Little Tokyo: A community with declining traditions

Up a narrow staircase, hidden above the bustle of the streets of Little Tokyo, lies a largely unexplored corner of this popular Los Angeles tourist district. This is where Dane Ishibashi, surrounded by shelves filled with books of Japanese literature, exhibits the treasures of his heritage.

Sitting at a small wooden desk, Ishibashi began to tell his story. It is a story of generations. A story of immigration. A story that pays homage to the same ancestors immortalized in the black and white photos that surround it. He is the last generation to work in the Japanese gift shop that has been in his family for decades.

Little Tokyo, home to hundreds of Japanese family shops, is changing rapidly and drastically, business owners said. According to the Little Tokyo Community Council, it is one of three remaining historic Japanese neighborhoods in the country, emerging at a time when Japanese immigrants were pushed into ethnic enclaves due to racism and to survive.

The community and business district have long drawn tourists and non-Japanese alike intrigued by the culture, its food, entertainment, and billion-dollar comics and animation media. They come in droves to explore the tiny shops, where millions of shoppers flock to its narrow streets to buy everything from figurines to video games. The community thrived.

But all of this popularity has also brought many non-Japanese national brands to their streets looking to cash in on the location, its atmosphere, and the money. Suddenly, the small Japanese gift shop disappears, replaced by a bigger business that can pay raise rents and sell expensive goods. Locals said they fear the changing shopping landscape will begin to erase the established culture created and nurtured by the original Little Tokyo shop owners, who settled in the city 135 years earlier.

And what is lost are the stories, the culture forged in adversity and the cohesion that for more than a century has defined Little Tokyo and seen it through its worst times.

“In many ways, it’s cool to see a Jamaican restaurant or a Korean barbecue restaurant,” Ishibashi said. “But I understand my grandmother’s generation, they say, ‘What happened,’ you know?”

Gentrification does not provide easy answers, he said. It’s a reality, but for Ishibashi who is stuck between generations, it’s a tension he’s learned to live with. He said he wondered if there was a way to achieve a better symbiosis between the new and the old in Los Angeles.

“I think there’s a balance that could be maintained between maintaining the spirit of Little Tokyo and stepping into new ventures,” Ishibashi said. “I don’t think some companies care much about this aspect.”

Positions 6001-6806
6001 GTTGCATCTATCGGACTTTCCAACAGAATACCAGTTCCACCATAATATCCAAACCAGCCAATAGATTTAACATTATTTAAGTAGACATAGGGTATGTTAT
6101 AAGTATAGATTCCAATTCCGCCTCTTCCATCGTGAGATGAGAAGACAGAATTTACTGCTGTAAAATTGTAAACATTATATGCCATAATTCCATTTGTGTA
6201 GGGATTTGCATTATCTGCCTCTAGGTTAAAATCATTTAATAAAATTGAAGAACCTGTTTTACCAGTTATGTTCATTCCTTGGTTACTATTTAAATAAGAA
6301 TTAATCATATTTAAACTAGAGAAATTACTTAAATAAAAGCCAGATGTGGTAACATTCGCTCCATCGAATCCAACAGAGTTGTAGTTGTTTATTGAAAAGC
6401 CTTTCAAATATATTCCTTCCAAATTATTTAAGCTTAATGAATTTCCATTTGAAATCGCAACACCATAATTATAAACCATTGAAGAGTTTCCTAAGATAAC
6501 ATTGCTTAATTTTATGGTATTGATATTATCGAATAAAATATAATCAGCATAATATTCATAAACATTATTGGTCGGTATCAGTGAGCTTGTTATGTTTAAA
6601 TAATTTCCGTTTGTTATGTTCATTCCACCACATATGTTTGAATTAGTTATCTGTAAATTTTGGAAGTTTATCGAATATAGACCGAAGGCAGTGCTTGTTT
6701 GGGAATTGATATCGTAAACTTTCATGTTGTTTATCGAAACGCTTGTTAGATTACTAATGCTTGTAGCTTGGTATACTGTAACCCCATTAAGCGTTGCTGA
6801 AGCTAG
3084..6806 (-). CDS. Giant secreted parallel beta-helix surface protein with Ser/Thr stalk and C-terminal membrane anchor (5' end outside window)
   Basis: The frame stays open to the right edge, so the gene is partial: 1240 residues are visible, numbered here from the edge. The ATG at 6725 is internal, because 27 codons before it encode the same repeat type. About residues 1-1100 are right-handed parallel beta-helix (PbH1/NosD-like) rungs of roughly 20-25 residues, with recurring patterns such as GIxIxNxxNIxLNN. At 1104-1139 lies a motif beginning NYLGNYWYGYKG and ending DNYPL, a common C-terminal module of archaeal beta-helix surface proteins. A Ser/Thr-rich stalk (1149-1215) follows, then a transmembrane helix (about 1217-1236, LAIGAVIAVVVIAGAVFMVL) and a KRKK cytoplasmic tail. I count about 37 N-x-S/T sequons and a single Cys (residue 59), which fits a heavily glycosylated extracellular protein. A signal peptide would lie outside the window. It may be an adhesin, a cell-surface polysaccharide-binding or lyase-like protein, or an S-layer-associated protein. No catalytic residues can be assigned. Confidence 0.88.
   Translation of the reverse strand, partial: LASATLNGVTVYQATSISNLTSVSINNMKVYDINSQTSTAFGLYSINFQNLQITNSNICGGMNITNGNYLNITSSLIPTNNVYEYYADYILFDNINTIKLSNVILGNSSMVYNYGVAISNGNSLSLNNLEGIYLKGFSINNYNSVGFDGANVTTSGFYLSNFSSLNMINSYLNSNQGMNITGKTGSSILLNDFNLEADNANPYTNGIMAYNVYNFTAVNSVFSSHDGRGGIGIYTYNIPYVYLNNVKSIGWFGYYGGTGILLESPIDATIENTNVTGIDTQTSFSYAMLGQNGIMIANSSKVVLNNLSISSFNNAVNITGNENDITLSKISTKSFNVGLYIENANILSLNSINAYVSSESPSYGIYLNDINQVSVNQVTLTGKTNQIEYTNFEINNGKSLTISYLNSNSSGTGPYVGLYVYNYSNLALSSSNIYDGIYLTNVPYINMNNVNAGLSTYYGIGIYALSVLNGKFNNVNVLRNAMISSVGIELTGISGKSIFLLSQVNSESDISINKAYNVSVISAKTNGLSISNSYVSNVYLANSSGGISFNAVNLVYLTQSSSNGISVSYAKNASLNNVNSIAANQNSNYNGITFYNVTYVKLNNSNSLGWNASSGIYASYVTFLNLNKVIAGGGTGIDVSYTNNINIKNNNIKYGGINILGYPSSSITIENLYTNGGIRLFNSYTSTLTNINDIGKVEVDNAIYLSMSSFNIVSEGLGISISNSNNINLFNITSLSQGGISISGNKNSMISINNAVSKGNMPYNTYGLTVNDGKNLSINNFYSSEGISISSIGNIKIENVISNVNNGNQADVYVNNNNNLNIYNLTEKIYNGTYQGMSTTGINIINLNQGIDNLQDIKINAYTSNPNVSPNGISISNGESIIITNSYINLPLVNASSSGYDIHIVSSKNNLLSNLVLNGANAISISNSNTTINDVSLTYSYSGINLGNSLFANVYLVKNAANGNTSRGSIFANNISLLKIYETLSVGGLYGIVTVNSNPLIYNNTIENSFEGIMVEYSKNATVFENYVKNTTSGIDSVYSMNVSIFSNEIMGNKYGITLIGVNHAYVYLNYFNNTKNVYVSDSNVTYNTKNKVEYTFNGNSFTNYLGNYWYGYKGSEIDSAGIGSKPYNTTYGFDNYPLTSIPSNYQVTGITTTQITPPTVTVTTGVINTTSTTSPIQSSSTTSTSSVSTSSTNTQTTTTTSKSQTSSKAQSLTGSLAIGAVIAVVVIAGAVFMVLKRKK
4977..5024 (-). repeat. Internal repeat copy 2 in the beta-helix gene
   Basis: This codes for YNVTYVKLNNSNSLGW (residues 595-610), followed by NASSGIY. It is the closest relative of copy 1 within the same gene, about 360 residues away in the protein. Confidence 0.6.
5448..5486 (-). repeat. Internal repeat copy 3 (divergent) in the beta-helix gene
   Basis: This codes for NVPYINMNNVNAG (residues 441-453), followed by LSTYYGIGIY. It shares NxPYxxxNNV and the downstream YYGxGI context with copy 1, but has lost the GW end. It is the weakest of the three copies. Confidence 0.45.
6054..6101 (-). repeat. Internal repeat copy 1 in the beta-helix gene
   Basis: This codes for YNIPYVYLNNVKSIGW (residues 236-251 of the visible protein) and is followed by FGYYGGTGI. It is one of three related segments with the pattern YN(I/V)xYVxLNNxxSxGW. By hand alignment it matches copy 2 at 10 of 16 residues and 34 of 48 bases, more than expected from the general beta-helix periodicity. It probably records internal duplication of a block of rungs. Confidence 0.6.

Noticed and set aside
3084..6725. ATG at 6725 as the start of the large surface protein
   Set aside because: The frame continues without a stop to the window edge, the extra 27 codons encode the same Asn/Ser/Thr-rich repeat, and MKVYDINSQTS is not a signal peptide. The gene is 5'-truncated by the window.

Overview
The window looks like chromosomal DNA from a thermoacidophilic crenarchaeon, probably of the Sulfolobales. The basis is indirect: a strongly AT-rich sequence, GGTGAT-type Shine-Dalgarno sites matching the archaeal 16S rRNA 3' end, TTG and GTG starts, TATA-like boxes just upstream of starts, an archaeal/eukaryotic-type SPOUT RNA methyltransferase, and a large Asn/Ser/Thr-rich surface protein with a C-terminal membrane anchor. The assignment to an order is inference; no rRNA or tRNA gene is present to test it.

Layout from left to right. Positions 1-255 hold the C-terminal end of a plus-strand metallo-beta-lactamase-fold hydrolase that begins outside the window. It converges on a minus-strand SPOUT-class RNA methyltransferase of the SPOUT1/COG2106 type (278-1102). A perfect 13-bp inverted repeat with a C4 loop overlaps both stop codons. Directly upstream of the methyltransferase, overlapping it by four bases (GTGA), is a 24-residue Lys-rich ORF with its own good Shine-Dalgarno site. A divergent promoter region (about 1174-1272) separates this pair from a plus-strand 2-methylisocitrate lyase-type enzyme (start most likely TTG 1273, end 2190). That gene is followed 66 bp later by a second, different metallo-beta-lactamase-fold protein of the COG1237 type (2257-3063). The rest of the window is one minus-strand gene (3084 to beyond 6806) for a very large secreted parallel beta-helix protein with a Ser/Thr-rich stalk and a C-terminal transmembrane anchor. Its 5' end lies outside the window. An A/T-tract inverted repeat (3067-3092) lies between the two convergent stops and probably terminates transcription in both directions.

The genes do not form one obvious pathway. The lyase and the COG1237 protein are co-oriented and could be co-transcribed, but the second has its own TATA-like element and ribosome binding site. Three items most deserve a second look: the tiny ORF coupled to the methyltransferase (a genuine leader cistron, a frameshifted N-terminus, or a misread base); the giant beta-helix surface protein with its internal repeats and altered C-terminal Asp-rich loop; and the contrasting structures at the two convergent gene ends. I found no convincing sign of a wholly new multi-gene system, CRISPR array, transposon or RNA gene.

On the other side of Ishibashi’s shop, a tunnel takes visitors to Little Tokyo Mall, where the pop-up Dreamland Maid Cafe opened on June 10. They provide customers with unique Japanese-style dishes and desserts while entertaining them in elaborate dishes. maid costumes – a commercialized version of a Japanese experiment.

Housed in a cafe of vibrant pinks, patrons are surrounded by flashing lights, booming music and balloons. The cafe attracted a large following in a short time. Groups of housekeepers perform cute dances and wave neon light sticks to music, which accompany the dining experience. The style of the store is influenced by all things adorably Japanese known as kawaii culture.

Marina Young-Meyers is the founder, owner and CEO of Dreamland Café, where she sought a community that would accept her unique business and allow it to thrive.

“[W]We are in Little Tokyo, which is the hub of Japanese-American culture in Los Angeles, if not the entire state. So it made a lot of sense to be here,” she said. “And I knew the people here were going to be the ones who understood what was going on and appreciated what we were doing.”

Young-Meyers’ company represents a new type of Japan-adjacent business that co-opts culture and place to present experiences customers rarely find in Los Angeles.

“If I had done this 5 years ago, it might have been a completely different audience or reaction, but these days…people are really into this stuff and they’re open to it,” a- she added. “People are starting to understand kawaii culture. It’s family, it’s not sexual. It’s just fun and cute.

What would once have been odd is now an integral part of Japanese trends and culture. Coffee reflects the changing culture, but is often not considered traditional in small Tokyo and Japanese American life, Ishibashi said.

Beyond fun trinkets and delicious food, gentrification has come to Little Tokyo. Decades of endurance and tenacity of Japanese family businesses have been recognized by a wave of Japanese culture enthusiasts in recent years.

Due to this sudden popularity, other companies became interested in grabbing a share of the profits, riding on the success of the town founders. While this push of businesses from outside the community allows for diversity, it may also displace many Japanese-owned stores.

Back at the gift shop, Ishibashi descended the same staircase to Bunkado’s entrance. There he grabbed three picture postcards of the same ancestors hovering above him upstairs.

He pointed to a photo of a young Japanese couple – the first generation of Little Tokyo. Another photo showed the second generation, a young Japanese man with a simple but gloomy expression, dressed in a military uniform and a beret. The final postcard was of her aunt, smiling sweetly in bright red lipstick and holding a vintage Japanese vinyl.

Ishibashi sells these postcards at his trinket shop so customers can walk away with a piece of Little Tokyo history.

About Walter J. Leslie

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